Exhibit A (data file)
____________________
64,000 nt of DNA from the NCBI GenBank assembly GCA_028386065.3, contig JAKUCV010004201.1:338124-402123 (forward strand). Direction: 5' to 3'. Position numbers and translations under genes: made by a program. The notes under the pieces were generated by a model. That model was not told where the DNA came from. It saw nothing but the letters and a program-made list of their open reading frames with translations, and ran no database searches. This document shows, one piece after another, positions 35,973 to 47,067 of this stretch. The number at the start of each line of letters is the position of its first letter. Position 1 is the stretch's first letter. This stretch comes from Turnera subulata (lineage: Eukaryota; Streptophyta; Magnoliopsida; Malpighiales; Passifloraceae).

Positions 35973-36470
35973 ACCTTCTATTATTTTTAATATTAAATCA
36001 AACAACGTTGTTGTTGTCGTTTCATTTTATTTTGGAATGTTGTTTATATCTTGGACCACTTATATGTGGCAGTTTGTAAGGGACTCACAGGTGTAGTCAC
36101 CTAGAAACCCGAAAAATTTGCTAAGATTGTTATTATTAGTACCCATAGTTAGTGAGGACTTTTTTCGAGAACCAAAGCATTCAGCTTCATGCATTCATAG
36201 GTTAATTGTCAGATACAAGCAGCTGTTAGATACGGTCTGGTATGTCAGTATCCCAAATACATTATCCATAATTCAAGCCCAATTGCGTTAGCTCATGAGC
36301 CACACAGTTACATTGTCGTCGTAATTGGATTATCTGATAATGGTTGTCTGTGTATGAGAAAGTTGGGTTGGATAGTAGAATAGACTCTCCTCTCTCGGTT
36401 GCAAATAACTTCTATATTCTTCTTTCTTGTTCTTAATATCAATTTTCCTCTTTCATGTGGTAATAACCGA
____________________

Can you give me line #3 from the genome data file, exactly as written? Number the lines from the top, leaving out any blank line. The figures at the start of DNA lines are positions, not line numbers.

35973 ACCTTCTATTATTTTTAATATTAAATCA